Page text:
Adam Smith laid down the guiding principle of regulatory policy 241 years ago. He wrote (0) in “The Wealth of Nations”: “Consumption is the sole end and purpose of all production; and the interest of the producer ought to be attended to only so far as it may be necessary for promoting that of the consumer.”
In other words, free consumers and let producers take care of themselves. What do consumers want? High quality, low prices, and the truth about what they are buying. It’s really not so difficult. The tendency among most policymakers, however, is to choose winners and losers among producers and then to pretend that the policy ultimately favors consumers.
In just two months, Ajit Pai, the new chairman of the Federal Communications Commission (FCC), has shown he understands Smith perfectly. He is on track to become the most consumer-oriented regulator since Alfred Kahn (1), a Cornell economist, who deregulated airline routes and prices as chairman of the Civil Aeronautics Board under President Jimmy Carter.
My colleague Roslyn Layton (2) listed some of the pro-consumer actions Pai has taken so far this year, including a rulemaking on the next generation TV standard (3); extending the area for AM radio broadcast (4); setting the rules for the reverse auction of spectrum for rural broadband (5); authorizing new LTE-U devices (6); ending the politically driven investigations of the money-saving, free data plans that consumers love (7); launching numerous long overdue process reform measures (8); appointing Mike O’Rielly to the Federal-State Joint Board on Universal Service to ensure cooperation continues (9); promoting transparency by requiring the publishing of text of rulemaking before votes (10); disbursing Connect America Fund monies to eligible areas of New York State (11); launching the Digital Empowerment Agenda (12) to close the digital divide; and establishing a Broadband Deployment Advisory Committee (13) to which a whopping 475 potential volunteers applied.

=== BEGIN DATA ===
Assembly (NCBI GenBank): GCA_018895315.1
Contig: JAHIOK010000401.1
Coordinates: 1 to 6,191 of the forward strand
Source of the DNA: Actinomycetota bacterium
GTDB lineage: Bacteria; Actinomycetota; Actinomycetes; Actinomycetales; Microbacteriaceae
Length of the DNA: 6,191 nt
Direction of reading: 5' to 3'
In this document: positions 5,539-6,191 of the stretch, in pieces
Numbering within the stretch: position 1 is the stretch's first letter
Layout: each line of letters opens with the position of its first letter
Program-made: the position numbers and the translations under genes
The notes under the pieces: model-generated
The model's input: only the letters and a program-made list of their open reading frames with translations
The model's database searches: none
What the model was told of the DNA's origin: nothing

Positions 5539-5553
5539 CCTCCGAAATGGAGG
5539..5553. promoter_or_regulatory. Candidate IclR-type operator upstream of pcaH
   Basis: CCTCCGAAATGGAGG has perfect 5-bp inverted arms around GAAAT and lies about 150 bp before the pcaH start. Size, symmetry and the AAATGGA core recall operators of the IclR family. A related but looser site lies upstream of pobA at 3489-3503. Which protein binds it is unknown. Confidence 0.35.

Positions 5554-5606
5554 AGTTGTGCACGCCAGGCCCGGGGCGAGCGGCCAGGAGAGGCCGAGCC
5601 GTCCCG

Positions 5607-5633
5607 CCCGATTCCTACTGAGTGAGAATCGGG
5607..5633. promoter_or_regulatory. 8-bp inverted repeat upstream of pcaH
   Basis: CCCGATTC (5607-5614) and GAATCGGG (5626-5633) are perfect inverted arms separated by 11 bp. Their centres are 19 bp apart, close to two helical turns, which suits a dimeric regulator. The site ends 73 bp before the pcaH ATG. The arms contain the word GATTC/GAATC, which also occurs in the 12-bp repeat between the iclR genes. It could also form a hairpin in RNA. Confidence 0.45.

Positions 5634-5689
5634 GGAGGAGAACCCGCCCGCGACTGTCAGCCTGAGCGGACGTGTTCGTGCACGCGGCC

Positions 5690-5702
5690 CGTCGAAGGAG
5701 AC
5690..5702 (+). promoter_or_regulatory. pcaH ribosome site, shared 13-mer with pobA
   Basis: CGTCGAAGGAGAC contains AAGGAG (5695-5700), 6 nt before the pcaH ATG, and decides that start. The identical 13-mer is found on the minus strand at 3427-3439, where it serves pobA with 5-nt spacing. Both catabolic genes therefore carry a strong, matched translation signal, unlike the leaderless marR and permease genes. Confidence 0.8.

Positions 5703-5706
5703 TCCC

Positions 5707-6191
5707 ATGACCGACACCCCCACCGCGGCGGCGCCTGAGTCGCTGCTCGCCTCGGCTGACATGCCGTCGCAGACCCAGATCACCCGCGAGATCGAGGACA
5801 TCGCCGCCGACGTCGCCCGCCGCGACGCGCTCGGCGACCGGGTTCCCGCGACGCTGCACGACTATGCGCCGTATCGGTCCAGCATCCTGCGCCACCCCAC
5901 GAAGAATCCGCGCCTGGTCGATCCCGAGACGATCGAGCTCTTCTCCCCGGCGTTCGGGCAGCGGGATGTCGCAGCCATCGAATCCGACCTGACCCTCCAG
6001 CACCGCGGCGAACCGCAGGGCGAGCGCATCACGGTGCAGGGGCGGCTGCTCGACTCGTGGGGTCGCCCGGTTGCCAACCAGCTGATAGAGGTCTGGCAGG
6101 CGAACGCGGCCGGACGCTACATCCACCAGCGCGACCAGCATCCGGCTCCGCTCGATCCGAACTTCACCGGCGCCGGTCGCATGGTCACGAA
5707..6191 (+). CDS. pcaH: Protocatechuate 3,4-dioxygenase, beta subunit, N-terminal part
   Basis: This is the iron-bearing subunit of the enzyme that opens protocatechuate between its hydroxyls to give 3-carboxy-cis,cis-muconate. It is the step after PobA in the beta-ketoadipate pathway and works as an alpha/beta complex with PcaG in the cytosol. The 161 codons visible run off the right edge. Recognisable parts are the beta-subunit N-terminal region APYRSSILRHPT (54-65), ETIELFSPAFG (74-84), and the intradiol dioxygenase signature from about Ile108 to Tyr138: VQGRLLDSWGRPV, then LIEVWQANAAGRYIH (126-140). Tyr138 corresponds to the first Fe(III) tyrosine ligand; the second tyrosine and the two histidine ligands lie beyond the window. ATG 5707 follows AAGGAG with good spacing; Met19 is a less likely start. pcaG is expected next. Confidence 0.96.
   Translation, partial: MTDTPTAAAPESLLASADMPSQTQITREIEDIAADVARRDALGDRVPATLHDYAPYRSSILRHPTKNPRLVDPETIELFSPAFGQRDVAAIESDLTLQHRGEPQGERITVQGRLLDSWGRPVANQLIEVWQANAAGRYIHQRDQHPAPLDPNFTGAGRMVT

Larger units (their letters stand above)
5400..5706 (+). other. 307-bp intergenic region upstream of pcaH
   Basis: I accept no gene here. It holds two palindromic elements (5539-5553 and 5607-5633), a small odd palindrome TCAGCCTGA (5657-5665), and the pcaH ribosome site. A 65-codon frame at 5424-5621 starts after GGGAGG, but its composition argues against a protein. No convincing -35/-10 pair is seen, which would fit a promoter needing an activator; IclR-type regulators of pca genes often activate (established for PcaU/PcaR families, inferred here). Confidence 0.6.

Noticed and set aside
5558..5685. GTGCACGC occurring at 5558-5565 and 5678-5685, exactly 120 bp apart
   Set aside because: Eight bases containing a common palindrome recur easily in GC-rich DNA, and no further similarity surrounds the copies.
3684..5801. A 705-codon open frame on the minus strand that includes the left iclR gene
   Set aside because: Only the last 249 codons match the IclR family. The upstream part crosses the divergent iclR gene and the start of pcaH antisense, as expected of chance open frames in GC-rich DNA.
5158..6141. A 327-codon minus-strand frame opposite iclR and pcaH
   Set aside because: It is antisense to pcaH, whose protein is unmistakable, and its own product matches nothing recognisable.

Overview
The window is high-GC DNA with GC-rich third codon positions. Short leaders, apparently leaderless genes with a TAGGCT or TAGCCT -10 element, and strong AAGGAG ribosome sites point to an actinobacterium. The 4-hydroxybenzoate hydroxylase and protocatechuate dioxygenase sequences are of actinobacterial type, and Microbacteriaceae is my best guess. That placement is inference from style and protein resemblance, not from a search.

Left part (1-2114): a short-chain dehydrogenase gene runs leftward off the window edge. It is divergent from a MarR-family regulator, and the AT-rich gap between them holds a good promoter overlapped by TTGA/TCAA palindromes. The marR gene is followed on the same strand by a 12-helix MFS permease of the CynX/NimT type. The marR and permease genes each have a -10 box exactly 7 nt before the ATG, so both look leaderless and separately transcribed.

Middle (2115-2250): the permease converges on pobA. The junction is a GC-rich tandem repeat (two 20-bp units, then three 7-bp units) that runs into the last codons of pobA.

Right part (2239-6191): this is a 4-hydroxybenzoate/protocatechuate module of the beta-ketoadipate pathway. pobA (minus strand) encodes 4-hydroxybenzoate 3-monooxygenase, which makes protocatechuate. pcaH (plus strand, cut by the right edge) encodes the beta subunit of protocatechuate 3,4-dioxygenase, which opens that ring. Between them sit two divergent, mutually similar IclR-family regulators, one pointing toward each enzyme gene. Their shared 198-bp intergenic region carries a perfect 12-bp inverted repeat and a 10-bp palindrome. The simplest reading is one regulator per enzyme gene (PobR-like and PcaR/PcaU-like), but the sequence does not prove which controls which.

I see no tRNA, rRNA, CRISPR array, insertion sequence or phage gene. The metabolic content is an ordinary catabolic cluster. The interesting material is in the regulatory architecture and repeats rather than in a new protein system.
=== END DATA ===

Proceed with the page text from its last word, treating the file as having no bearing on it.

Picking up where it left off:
One of Pai’s first steps was to encourage smartphone makers to switch on the FM radio receivers that come as standard equipment with most phones. The move would help consumers save on data usage and allow them to monitor radio stations in an emergency. As April Glaser of Recode (14) explains: “FM chips come with every Qualcomm LTE modem (15), which can be found inside nearly all mobile phone, including iPhones. But iPhones don’t have the FM chip turned on — forcing Apple devotees to listen to streaming services like Spotify and Apple Music.”
Pai’s FCC won’t require the phone makers to switch on the receivers (he’s not that kind of regulator), but by urging them to do so publicly, he is applying just the right kind of moral suasion to benefit consumers.
The new chairman’s interest in radio has strong roots. On January 24th, he tweeted about being grateful to this country for allowing his family the “opportunity to dream big.” Pai’s parents came to the US from India 45 years ago with “literally no assets other than $10, a transistor radio, and a desire to achieve the American Dream.” Their son, Pai, graduated from Harvard College and the University of Chicago Law School, became an FCC commissioner at age 39, and is now chairman at 44. And, by the way, Pai is a good guy to follow on Twitter. He’s big on sports and popular culture as well as the Chicago school of economics.
In a speech (16) in Barcelona on February 28th to the Mobile World Congress, Pai laid out a clear strategy: The internet is a powerful tool for unleashing entrepreneurship, allowing small businesses to reach the world. Technology is enabling enormous connectivity growth, and “5G could transform the wireless world.” But “we need smart infrastructure, not dumb pipes.” To achieve “tremendous investment and innovation throughout our entire Internet ecosystem,” we need light-touch regulation that encourages the deployment of more capital. This makes sense for consumers.